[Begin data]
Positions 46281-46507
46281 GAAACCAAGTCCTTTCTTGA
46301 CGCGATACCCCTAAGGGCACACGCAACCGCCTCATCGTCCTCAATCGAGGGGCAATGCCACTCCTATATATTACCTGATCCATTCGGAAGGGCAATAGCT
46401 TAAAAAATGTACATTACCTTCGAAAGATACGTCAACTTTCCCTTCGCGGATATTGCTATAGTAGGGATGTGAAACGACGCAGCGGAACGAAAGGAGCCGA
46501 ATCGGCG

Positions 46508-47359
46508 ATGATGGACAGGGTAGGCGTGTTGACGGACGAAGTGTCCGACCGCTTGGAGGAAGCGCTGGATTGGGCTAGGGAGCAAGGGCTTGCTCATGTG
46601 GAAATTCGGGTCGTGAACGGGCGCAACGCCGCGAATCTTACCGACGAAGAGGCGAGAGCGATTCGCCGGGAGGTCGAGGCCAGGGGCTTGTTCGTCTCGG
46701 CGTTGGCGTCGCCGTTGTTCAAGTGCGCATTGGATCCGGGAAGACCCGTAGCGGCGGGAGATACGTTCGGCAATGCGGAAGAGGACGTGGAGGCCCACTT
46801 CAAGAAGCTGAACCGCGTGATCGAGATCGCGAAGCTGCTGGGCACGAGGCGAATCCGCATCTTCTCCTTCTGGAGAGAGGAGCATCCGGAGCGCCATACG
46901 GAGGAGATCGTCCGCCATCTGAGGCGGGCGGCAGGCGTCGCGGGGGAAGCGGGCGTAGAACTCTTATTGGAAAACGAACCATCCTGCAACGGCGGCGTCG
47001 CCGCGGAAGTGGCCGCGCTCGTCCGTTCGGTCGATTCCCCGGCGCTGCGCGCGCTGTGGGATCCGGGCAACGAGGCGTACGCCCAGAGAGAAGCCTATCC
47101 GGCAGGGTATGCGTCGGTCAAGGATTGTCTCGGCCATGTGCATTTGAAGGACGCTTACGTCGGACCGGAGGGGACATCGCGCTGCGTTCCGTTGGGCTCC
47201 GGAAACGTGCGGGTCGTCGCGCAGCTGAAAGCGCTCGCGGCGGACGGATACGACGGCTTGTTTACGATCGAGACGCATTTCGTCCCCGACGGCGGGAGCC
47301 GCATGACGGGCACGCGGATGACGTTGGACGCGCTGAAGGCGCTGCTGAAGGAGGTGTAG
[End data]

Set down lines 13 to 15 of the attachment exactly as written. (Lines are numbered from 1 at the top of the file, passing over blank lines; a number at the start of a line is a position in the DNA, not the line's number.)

47101 GGCAGGGTATGCGTCGGTCAAGGATTGTCTCGGCCATGTGCATTTGAAGGACGCTTACGTCGGACCGGAGGGGACATCGCGCTGCGTTCCGTTGGGCTCC
47201 GGAAACGTGCGGGTCGTCGCGCAGCTGAAAGCGCTCGCGGCGGACGGATACGACGGCTTGTTTACGATCGAGACGCATTTCGTCCCCGACGGCGGGAGCC
47301 GCATGACGGGCACGCGGATGACGTTGGACGCGCTGAAGGCGCTGCTGAAGGAGGTGTAG